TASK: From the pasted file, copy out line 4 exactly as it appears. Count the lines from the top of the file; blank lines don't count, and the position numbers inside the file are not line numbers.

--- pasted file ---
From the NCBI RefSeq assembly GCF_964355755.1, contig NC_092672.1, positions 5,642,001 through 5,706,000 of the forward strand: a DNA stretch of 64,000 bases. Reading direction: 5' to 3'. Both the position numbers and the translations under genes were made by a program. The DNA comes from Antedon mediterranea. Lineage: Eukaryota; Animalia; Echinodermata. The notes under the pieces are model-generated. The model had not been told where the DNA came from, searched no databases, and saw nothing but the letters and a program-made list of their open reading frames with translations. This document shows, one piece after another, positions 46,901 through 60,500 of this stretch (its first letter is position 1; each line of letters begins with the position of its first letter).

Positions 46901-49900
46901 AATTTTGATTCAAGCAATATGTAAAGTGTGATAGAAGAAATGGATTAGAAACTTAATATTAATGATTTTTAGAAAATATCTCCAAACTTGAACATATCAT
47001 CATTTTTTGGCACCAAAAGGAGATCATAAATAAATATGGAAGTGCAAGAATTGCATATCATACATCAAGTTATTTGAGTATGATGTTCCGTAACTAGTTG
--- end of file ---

47001 CATTTTTTGGCACCAAAAGGAGATCATAAATAAATATGGAAGTGCAAGAATTGCATATCATACATCAAGTTATTTGAGTATGATGTTCCGTAACTAGTTG